Neighborhood Greenways

What's happening now?

Updated: February 25 , 2021

Stay Healthy Streets now has a web page! Learn more about the program and how to get in touch with us. 

Program Overview

Seattle is building a network of neighborhood greenways. Neighborhood greenways are safer, calm residential streets for you, your family and neighbors. On streets with low car volumes and speeds a greenway can:

  • Improve safety
  • Help people cross busy streets
  • Discourage cars from using neighborhood streets to avoid main streets
  • Protect the residential character of our neighborhoods
  • Keep speeds low
  • Get people to where they want to go like parks, schools, shops and restaurants
Map ReferenceExisting Neighborhood Greenways
with current activation, connection or construction
1 Olympic Hills Connection construction 2017
2 Cedar Park
3 PhinneyWood/Interurban North Upgrade construction 2017
4 North Seattle Includes Eagle Staff and Greenwood connections
5 Ballard 17th
6 Wedgwood New connection in design
7 Ballard 58th
8 Wallingford
9 U-District
10 Central Area North-South Continuing improvement/connection in planning
11 Madison Park
12 Central Area East-West Continuing improvement in design
13 Jackson Place
14 Beacon Hill
15a Rainier Valley North-South Extension to Mountains to Sound trail in progress
16 Delridge 26th Activation - Art Interruptions 2017
17 Delridge-Highland Park Upgrade & connection construction
18 Louisa-Boren STEM K-8
19 Kenyon (Rainier Valley East-West)
20a Highland Park Elementary School Phase 1
Neighborhood Greenways in Construction
15b / 25  Rainier Valley - S Kenyon St & Mountains to Sound Trail Connection
21 Lowell-Meany Connection
22a Central Ridge Phase 1
23 S King St + Judkins Park
24 West Seattle Phase 1 + High Point Loop
Neighborhood Greenways in Design
22b Central Ridge Phase 2
26 Ingraham High School Connection (Ashworth Ave N)
27 / 28 Northgate to Maple Leaf and Pinehurst
29a Lake City to Maple Leaf Phase 1
30 Wedgwood to Roosevelt Connection
31 6th Ave NW
32 Lincoln High School Connection
33 Melrose Promenade
34 Washington Middle School Connection
35 West Seattle Phase 2 + Camp Long Connection
37 Viewlands Elementary School Connection
38a Interurban to Green Lake Connection
Neighborhood Greenways in Planning
20b Highland Park Elementary School Connection Phase 2
36 Hazel Wolf K8 to Pinehurst Connection
39 NGW Connections to Missing Link
40 Seattle Center to Waterfront Greenway
41 Thomas St: 5th Ave N to Eastlake Ave E
42 Emerson Elementary School connection
Neighborhood Greenways Funded Through Design / Plan
29b  Lake City to Maple Leaf Phase 2
38b Interurban to Greenwood Connection
43 Olympic Hills to Cedar Park
44 Stevens Elementary School Connection
45 Lake Washington Loop
46 Beacon Hill Elementary School Connection
47 North Admiral Connection
48 Orca K-8 Connection

Seattle's Neighborhood Greenway Network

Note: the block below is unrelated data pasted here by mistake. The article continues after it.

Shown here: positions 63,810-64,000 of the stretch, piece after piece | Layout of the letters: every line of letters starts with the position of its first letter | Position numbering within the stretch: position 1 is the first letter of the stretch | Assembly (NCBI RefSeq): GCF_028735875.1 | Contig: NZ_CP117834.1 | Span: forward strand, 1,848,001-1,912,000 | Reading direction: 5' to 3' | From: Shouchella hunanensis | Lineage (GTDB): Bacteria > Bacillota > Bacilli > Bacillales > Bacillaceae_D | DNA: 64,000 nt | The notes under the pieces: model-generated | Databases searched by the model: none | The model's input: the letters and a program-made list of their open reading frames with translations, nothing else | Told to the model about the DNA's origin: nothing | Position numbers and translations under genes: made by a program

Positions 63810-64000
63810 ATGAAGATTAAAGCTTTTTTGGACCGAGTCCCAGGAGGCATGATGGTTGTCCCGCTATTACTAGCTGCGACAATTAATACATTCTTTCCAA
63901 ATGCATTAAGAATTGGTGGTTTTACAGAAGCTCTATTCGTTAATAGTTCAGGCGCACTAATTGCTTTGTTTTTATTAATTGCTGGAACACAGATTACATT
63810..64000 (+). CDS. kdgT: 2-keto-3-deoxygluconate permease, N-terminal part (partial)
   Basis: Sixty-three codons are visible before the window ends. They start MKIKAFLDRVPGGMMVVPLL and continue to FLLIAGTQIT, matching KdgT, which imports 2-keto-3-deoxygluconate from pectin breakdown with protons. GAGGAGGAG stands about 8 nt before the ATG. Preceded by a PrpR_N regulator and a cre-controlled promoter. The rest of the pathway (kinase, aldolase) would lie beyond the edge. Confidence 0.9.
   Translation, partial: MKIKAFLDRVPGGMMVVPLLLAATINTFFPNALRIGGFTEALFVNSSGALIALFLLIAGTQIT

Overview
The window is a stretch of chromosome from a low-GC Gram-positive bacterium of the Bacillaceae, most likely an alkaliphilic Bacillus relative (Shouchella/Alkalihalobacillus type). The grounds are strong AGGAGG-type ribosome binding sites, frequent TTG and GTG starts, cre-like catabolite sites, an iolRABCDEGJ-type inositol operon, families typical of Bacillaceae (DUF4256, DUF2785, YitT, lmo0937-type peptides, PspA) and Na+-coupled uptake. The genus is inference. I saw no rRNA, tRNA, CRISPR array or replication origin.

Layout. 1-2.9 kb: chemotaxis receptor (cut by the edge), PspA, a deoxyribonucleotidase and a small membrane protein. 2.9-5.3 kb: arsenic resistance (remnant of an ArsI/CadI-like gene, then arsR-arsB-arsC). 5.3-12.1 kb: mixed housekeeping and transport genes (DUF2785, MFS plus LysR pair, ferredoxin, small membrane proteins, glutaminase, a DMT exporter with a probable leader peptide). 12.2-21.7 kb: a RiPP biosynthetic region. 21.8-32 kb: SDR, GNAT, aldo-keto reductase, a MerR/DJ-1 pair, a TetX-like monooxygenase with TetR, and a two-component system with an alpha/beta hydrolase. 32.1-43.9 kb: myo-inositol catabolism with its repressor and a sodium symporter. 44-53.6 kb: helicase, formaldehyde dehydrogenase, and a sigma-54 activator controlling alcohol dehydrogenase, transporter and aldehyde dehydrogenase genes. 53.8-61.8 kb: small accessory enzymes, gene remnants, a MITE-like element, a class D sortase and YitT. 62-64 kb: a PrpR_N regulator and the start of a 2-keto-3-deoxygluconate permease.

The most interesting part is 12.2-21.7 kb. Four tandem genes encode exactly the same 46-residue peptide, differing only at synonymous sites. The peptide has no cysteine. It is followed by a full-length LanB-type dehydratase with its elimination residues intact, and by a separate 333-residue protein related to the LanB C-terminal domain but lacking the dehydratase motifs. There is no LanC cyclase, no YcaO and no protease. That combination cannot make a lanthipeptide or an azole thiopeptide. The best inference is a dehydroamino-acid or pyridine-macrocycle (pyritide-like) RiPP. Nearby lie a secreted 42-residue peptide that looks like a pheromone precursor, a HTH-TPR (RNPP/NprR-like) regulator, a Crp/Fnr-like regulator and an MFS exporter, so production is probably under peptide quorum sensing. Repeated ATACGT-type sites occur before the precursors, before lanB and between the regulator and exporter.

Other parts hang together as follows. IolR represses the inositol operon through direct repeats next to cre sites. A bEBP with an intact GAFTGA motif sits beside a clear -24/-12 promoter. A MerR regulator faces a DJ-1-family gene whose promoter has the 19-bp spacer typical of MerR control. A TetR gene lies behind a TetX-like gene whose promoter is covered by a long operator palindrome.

Map updated 1/24/2020

Click to view work plan

Program Goals

What's a Neighborhood Greenway?

Neighborhood greenways are safer, calmer residential streets for you, your family, and neighbors. We make people walking and biking the priority.

Neighborhood greenways can include:

  • easier crossings of busy streets with crosswalks, flashing beacons, or crossing signals
  • speed humps to calm traffic
  • stop signs for side streets crossing the greenway
  • signs and pavement markings to help people find their way
  • 20 mph speed limit signs

Design elements include safer arterial crossings, walking and biking priority, and wayfinding
Click to enlarge

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Once built, neighborhood greenways can:

  • Create safe pathways for students to walk to school
  • Strengthen communities around safer streets
  • Create neighborhood placemaking
  • Connect you and your neighbors to popular destinations such as schools, parks, business districts, and the city-wide bicycle network
  • Provide alternative options of getting around your neighborhood by walking or biking


Read our Frequently Asked Questions to learn more.


Levy to Move SeattleLevy to Move Seattle

Approved by voters in November 2015, the 9-year, $930 million Levy to Move Seattle provides funding to improve safety for all travelers, maintain our streets and bridges, and invest in reliable, affordable travel options for a growing city.

The levy provides roughly 30% of the City's transportation budget and replaces the 9-year, $365 Bridging the Gap levy approved by voters in 2006.

The levy aims to take care of the basics, while also investing in the future with improvements to move more people and goods in and around a growing Seattle.
An oversight committee made up of Seattle residents, appointed by the Mayor and City Council, will monitor levy expenses and revenues, review program and project priorities, and make recommendations to the Mayor and City Council on how to spend levy proceeds.